1. Wear a hazmat suit.
2. Give it your lunch money.
3. Promise to do its homework until Christmas break.

Well!

Alrighty, then!

I knew what I had to do.

I thought hard about cilantro–how delicious it would taste warmed in this aromatic blend on a cool autumn evening. Suddenly my mind made that strange shift. I hurried to chop the culantro and add it to the mix.

The stew was delicious!

If you want to give it a go at this recipe, the link is here.
If you are up for reading a strange poem about things whose smells can trick you, click here.

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Rule # 14: Aunt MiMi’s Famous Dip!

Aunt Cookie's Famous Dip

Aunt MiMi was a party in a pale blue pantsuit.

Aunt MiMi had been quite the social butterfly in her younger years, and age hadn’t made much of a dent in her sparkle. Oh, how she loved entertaining! I remember many a holiday dinner around her dining room table. In warm weather, she and Uncle Stanly strung lanterns above their flagstone patio. While the adults drank martinis under the shade of giant oaks and poplars, we children explored the tiny paths among her shrubs and ferns, looking for pixies and blue jay feathers. A large mirrored ball peeked mysteriously from a dense clump of azaleas in the middle of her back yard—a sure sign that magic was at hand.

Aunt MiMi, who lived happily to the age of 100, is remembered for many things. Here are just a few of them chosen random:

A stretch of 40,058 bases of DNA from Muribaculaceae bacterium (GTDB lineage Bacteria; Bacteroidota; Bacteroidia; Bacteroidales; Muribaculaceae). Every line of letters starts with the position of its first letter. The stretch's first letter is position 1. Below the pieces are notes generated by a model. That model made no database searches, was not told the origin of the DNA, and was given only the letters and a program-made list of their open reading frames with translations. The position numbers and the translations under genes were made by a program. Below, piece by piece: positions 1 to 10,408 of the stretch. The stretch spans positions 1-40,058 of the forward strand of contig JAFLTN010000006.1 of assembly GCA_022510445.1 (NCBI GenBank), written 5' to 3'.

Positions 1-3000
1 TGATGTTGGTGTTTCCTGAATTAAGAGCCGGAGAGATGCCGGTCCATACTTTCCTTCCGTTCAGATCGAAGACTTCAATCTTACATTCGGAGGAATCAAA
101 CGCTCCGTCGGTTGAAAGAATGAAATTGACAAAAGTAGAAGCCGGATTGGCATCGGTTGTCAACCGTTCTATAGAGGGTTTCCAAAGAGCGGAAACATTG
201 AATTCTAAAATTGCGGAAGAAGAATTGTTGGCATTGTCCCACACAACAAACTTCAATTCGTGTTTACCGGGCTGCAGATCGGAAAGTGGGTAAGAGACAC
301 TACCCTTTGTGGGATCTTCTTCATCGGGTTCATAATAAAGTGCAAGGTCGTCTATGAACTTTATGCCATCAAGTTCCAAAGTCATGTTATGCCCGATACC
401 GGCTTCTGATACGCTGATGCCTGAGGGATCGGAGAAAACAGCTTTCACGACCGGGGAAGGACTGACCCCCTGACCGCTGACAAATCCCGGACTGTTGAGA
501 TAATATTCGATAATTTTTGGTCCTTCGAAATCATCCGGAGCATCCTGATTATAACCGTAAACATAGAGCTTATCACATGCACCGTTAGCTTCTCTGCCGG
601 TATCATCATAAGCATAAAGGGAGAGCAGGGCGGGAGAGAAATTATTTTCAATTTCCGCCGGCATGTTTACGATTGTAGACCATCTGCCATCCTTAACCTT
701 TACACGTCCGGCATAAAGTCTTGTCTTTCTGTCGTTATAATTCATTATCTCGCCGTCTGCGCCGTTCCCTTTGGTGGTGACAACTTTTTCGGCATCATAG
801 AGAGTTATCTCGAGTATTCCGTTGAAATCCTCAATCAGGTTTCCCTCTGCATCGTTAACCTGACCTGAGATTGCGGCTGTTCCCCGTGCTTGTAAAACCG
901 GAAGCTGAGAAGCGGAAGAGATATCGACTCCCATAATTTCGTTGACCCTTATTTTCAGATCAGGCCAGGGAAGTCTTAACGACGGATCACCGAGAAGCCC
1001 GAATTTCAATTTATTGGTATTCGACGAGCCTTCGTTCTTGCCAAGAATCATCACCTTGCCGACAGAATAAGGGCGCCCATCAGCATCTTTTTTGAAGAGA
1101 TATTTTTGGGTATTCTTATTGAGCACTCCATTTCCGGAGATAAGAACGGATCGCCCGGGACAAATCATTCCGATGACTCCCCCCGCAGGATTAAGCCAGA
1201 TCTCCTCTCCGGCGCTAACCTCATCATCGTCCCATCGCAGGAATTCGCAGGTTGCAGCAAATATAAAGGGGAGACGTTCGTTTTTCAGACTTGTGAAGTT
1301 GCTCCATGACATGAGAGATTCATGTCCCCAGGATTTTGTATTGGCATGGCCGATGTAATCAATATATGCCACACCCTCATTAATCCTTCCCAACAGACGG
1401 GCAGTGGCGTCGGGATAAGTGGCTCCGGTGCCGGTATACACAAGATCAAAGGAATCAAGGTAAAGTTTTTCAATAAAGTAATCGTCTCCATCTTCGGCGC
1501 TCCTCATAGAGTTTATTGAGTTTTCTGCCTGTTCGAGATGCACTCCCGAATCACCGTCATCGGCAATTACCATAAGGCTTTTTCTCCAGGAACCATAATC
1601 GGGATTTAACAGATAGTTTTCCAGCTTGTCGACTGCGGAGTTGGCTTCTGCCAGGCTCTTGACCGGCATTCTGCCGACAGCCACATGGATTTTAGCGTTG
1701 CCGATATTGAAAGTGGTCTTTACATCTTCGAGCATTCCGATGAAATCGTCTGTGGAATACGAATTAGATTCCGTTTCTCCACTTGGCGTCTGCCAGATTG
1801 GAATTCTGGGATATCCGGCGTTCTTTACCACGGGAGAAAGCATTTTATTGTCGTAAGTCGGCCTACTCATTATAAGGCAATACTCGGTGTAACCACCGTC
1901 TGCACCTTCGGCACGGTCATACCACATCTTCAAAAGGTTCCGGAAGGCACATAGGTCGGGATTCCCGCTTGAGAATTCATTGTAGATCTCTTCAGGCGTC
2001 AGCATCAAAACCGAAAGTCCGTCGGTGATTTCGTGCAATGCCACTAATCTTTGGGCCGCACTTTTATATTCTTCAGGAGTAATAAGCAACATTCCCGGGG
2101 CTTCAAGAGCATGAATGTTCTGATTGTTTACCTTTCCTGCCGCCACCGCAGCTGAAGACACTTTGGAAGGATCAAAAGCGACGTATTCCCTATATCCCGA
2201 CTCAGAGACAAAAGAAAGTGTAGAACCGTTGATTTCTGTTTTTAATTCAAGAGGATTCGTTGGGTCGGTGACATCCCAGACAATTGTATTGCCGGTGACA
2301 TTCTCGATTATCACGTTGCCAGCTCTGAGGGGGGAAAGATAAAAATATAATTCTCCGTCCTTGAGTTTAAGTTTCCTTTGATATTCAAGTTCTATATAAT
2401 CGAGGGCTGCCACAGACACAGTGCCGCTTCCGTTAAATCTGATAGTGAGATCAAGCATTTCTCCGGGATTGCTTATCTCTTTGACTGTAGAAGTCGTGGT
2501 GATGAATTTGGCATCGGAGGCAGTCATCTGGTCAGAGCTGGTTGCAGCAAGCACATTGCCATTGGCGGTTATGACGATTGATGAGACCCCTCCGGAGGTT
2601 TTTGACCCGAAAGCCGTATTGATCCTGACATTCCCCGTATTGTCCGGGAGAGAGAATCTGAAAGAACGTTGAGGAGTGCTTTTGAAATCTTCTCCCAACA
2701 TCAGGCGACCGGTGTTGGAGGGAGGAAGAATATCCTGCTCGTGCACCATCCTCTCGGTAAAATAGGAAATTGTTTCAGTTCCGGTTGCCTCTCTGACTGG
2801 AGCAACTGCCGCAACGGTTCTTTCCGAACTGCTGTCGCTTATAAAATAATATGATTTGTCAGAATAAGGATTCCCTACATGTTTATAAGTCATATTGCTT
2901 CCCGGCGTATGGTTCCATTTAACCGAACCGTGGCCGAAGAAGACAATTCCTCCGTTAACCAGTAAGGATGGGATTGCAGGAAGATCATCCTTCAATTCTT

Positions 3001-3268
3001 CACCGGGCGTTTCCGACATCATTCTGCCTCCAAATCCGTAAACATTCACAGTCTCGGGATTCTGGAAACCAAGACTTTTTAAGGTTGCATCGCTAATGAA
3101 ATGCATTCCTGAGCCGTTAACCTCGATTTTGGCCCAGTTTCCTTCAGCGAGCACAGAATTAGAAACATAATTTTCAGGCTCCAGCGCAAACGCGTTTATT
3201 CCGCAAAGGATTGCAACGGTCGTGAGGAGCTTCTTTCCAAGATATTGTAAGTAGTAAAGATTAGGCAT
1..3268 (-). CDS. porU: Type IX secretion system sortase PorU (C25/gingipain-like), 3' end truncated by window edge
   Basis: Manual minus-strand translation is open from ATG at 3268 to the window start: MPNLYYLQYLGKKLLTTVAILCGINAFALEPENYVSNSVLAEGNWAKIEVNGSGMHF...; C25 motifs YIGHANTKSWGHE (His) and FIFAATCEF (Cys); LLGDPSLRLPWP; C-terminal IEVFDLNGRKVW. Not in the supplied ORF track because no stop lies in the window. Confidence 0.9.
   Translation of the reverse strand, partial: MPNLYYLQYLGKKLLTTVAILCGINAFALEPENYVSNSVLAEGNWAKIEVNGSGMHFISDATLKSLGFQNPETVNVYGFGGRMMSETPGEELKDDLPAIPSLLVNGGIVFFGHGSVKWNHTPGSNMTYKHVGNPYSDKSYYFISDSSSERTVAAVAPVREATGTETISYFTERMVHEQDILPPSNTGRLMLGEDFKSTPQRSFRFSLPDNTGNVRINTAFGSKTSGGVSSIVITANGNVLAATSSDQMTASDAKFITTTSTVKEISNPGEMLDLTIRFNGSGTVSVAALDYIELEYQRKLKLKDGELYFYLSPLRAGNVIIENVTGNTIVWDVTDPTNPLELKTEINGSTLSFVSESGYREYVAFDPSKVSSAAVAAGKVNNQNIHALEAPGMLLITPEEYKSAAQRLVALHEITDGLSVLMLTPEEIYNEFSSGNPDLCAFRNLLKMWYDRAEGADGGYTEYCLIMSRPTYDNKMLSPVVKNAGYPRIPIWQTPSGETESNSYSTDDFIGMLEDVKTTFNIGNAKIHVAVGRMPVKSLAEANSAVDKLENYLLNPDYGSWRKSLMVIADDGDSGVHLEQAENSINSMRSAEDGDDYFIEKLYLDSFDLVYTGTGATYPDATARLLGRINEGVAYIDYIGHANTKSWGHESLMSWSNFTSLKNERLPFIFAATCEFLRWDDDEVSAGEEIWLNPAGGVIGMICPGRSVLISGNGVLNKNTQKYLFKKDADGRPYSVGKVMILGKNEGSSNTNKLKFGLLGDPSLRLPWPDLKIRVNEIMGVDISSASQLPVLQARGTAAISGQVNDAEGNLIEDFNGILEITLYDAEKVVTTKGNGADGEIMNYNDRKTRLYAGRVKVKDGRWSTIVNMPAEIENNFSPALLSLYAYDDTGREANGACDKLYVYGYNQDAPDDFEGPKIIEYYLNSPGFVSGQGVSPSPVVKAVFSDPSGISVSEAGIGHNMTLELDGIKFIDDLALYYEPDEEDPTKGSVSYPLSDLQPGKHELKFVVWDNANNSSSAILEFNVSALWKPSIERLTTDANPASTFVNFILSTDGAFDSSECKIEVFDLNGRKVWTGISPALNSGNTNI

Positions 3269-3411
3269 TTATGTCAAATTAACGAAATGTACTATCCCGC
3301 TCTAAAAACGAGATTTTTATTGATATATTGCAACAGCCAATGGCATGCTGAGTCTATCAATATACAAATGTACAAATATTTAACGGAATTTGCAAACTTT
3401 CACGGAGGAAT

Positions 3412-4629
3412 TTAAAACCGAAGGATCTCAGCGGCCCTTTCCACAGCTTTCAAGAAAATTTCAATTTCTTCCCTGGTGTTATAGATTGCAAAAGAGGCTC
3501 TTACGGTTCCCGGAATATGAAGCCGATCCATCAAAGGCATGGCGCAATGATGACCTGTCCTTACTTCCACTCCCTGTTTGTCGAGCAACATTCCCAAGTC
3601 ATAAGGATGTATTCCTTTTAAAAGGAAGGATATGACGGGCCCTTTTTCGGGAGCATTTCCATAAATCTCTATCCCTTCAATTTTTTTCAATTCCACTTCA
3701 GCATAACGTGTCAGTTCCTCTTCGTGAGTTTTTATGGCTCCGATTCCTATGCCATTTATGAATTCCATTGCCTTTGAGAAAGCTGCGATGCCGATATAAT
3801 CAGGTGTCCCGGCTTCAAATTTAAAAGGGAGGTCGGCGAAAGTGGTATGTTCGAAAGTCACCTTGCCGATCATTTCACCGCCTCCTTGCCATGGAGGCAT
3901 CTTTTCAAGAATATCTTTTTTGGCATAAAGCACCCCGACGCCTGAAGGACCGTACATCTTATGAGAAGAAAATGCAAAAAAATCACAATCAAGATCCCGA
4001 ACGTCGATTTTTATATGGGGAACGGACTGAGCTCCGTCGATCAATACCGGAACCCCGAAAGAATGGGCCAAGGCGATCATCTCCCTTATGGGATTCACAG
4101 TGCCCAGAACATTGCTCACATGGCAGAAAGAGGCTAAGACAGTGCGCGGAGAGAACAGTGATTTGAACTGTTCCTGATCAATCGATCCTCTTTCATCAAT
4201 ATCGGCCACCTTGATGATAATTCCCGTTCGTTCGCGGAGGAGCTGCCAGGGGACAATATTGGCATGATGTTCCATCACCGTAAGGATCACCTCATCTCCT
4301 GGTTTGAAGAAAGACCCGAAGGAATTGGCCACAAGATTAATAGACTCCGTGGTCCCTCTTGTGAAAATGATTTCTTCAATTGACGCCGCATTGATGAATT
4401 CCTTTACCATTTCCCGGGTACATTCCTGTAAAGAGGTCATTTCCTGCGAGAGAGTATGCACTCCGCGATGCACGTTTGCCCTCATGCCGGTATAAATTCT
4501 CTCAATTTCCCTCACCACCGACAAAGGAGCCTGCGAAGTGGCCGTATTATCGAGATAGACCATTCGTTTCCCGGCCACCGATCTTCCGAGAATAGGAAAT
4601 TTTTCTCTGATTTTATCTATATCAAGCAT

-her love of every type of shiny bling and bauble
-her “Kiss My Grits!” apron
-the way she did handstands and leg-wrestled nieces and nephews until she was in her 70’s
-her refusal to get rid of her original black bakelite rotary phone with the fabric cord up until she was forced to move into a nursing home in the late 90’s
-her habit of feeding peanuts (Planters or bust!) to the squirrels from her back steps
-the fact that she was able to convince my father to let me and Gwen pierce our ears after he had proclaimed it “bodily mutilation”

But today I’d like to draw your attention to an Aunt MiMi achievement and Family Rule she modestly referred to as “My Famous Dip.” She served it at every one of her gatherings.

When Aunt MiMi got to the point that hosting became too arduous, she upped her game. She came to every gather bearing—in her own words—“a tractor-trailer load” of this manna. At some point, my mother had developed a love-hate relationship with this dip. For us kids, the dip was the meal. The relationship was all love. Ruffles made great shovels, and shovel we did. By the time dinner was ready, we burped our way to the table in a queasy daze and declined all offerings until dessert.

I’m pretty sure the dip originated as someone else’s proprietary recipe but the trail has long since grown cold. I’m passing the recipe along to you, so please forgive me if the culinary equivalent of the mattress tag police come knocking at your door.

Aunt MiMi’s Famous Dip
(Best when made the day ahead. Can be frozen.)
One 8 oz. pkg. Philadelphia cream cheese
1/2 cup Hellmann’s mayonnaise
1 hard boiled egg, finely chopped
2 TB onion, finely minced
1 clove garlic, minced
1/4 cup minced parsley
dash of pepper
Mix well. Refrigerate.

Enjoy!

This post is part of Family Rules. For the prior post in the series, click here. For the next post, click here.